- Coconut Flakes—Large-flake coconut is nice to eat as a snack (its delicious toasted!) and the small-flake coconut can be used to make homemade coconut milk as well as baked goods.
- Coconut Milk—If you don’t have a high-powered blender to make at home, thickener-free coconut milk packed in BPA-free cans (I have a clean brand if you follow the link) is a nice option to have for using in sauces, smoothies, and curries.
- Coconut Water—While I find this too sweet to drink regularly, I have it on hand as a rehydration beverage should someone in my family come down with the stomach flu. I also use it occasionally in smoothies.
- Coconut Wraps—These are a fun option for a quick meal, just wrap and go!
- Rendered Solid Cooking Fat—This is one ingredient you can’t go without. Read my guide to cooking fats for discourse about why you should have a solid cooking fat on hand to make your meals. Lard, tallow, and duck fat all work well here—if you can’t make your own I recommend this brand.
- Coconut Oil—A great, neutral-flavored fat that is nice to use for cooking.
- Extra-Virgin Olive Oil—Try to find a high-quality, cold-pressed, organic oil that is stored in an opaque bottle.
- Avocado Oil—This is a nice alternative to olive oil and the same quality and bottle requirements apply because it similarly easily oxidized.
- Other fats occasionally called for in AIP recipes: palm shortening, red palm oil (please chose sustainably harvested).
- Canned Fish—Tuna, salmon, sardines, or oysters, packed in extra-virgin olive oil or water and not in BPA-lined cans. Make sure that they do not contain off-limit spices or soybean oil!
- Beef Jerkey—Homemade or a brand that does not contain nightshades or gluten.
- Epic Bars—These are great “pemmican” bars that have a much softer texture than jerkey and make a great snack. The AIP flavors available are Bacon Bison Cranberry, Uncured Bacon (coming soon), and the Liver Bar.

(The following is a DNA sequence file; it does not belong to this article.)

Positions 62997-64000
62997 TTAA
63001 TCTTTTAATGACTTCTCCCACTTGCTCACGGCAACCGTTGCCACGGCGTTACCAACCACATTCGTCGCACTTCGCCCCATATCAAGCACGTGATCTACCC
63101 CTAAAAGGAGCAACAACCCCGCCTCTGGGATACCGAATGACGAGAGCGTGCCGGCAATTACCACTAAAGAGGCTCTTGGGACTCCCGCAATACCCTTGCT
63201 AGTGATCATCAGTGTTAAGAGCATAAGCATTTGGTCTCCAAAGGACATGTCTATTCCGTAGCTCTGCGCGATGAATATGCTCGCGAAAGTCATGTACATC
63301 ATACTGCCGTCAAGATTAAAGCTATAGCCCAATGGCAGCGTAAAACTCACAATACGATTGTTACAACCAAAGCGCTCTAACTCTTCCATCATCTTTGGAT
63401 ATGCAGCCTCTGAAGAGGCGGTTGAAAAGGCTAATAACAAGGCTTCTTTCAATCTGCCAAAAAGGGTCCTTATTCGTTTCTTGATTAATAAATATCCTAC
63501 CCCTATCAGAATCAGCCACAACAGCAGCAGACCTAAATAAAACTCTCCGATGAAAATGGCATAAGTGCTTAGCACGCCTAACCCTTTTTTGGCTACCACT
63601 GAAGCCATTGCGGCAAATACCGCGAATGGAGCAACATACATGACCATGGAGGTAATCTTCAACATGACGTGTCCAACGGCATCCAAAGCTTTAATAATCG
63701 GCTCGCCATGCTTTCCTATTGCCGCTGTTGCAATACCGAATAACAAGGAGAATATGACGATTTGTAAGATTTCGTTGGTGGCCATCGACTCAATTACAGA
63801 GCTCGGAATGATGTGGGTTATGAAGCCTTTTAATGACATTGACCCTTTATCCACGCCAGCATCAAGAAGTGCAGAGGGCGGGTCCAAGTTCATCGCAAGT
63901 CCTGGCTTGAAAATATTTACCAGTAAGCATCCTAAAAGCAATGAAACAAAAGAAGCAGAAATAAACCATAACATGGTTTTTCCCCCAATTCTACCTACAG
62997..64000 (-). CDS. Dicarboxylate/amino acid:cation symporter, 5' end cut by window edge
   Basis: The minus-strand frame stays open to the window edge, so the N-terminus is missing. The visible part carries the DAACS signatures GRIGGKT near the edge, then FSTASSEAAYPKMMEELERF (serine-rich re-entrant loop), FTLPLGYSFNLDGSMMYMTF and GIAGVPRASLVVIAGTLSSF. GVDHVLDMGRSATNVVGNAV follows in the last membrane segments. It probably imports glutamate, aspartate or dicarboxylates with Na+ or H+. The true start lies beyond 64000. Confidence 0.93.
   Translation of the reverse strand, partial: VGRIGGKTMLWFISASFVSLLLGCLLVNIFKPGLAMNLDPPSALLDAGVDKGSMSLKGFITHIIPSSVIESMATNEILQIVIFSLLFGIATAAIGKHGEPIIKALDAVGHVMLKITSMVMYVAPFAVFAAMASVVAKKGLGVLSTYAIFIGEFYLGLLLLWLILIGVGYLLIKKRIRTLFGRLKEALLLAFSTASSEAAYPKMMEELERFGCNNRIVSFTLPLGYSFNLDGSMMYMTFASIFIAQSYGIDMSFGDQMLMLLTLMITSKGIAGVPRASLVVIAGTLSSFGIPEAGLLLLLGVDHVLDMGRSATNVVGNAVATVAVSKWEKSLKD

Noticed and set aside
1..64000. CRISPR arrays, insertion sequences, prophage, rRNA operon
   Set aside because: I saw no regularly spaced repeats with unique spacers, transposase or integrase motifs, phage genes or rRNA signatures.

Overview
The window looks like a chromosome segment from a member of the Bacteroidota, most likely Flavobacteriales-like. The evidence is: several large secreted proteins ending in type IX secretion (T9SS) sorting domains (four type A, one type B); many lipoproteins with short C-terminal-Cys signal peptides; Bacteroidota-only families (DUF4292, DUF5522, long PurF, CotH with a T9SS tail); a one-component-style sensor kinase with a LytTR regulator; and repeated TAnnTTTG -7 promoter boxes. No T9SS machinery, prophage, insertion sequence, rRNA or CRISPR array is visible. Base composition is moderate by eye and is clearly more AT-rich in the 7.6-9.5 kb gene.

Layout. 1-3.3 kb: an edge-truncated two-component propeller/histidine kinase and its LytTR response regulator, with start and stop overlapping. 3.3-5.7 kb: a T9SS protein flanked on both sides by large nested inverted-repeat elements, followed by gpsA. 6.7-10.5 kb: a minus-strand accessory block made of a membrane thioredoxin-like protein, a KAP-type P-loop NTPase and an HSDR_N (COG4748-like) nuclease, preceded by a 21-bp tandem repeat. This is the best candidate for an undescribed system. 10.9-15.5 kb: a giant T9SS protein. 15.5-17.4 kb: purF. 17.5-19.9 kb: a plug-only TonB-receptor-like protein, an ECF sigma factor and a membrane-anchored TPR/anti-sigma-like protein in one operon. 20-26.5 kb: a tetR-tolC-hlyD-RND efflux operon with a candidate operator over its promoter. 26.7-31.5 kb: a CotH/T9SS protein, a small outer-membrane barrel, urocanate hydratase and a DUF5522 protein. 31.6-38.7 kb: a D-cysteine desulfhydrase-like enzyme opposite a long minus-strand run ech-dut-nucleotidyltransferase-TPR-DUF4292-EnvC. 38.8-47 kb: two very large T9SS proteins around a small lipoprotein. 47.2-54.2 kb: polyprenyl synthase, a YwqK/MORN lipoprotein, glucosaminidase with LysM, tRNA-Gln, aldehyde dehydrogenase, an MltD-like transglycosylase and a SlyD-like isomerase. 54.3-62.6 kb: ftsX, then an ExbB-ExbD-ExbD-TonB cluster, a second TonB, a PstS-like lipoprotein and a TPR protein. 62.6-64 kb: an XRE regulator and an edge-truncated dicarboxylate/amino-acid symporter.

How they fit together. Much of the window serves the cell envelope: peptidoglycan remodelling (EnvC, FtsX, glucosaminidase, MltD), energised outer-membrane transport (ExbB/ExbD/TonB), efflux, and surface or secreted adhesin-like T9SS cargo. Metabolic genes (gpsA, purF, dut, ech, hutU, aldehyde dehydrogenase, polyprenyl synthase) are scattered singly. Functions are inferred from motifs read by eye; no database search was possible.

- Gelatin—This is a nice ingredient to use as a gut-healing supplement (a lot of folks will stir it into tea) or to texturize AIP desserts (such as panna cotta, jello, etc.).
Assorted Food in Jars and Flavorings:
- Olives—These are an awesome snack, and I recommend those only cured with salt if you can find them.
- Fish Sauce—Use this to ad umami to dishes (caution to those with histamine intolerance though!).
- Coconut Aminos—This is a coconut-based soy-sauce replacement. I find it a little less salty than desired, but that is easily remedied! I like to use it in stir-frys and with AIP sushi.
- Apple-Cider Vinegar—I recommend having at least one vinegar on hand to add to your meals, and this is an all-around standout.
- Other flavorings occasionally called for in AIP recipes—balsamic vinegar, red wine vinegar, cooking wine.
- Dried Herbs—thyme, rosemary, dill, oregano, marjoram, and sage should get you started. I don’t like dried herbs nearly as much as fresh, but they work great in a pinch.
- Ground Spices—turmeric, ginger, garlic, cinnamon, and onion are a great start here. You can use these to make your own AIP curry blend instead of using the usual nightshade and seed spice version.
- Salt—I like to have a few different types of salt on hand. First, a good all-around sea salt is a must in any kitchen—this one is my favorite. Next, I like to have truffle sea salt and smoked sea salt to add some flavor to my meals.
- Seaweed—There are many types of seaweeds you can use to make AIP sushi (like nori), or just a blend of flakes to sprinkle on top of dishes. This is a great way to add flavor and nutrients to your meals.
- Carob Powder—You can use this to make chocolate-like treats.
- Yucan Crunch Crackers—These are excellent, crunchy crackers made out of yucca fiber. While they don’t sell them in stores, you can order in bulk from Mission: Heirloom and re-toast as you need them (they last months this way!).
- Sweet Potato Chips—The brand linked cooks these in coconut oil, which is fantastic!
- Plantain Chips—You can find these in both sweet and savory varieties (using either ripe or green plantains and no added sugar for the effect!).
- Seaweed Snacks—While certainly not filling, these are a great snack.
Well, hopefully you have found this guide to clearing out and stocking your pantry helpful. Like I said earlier, the best thing you can do in preparation for the elimination diet is set yourself up for success. Don’t skip the planning and preparation part of the process, it is the most important step!
Do you stock anything I don’t have on my list up above? Let me know in the comments!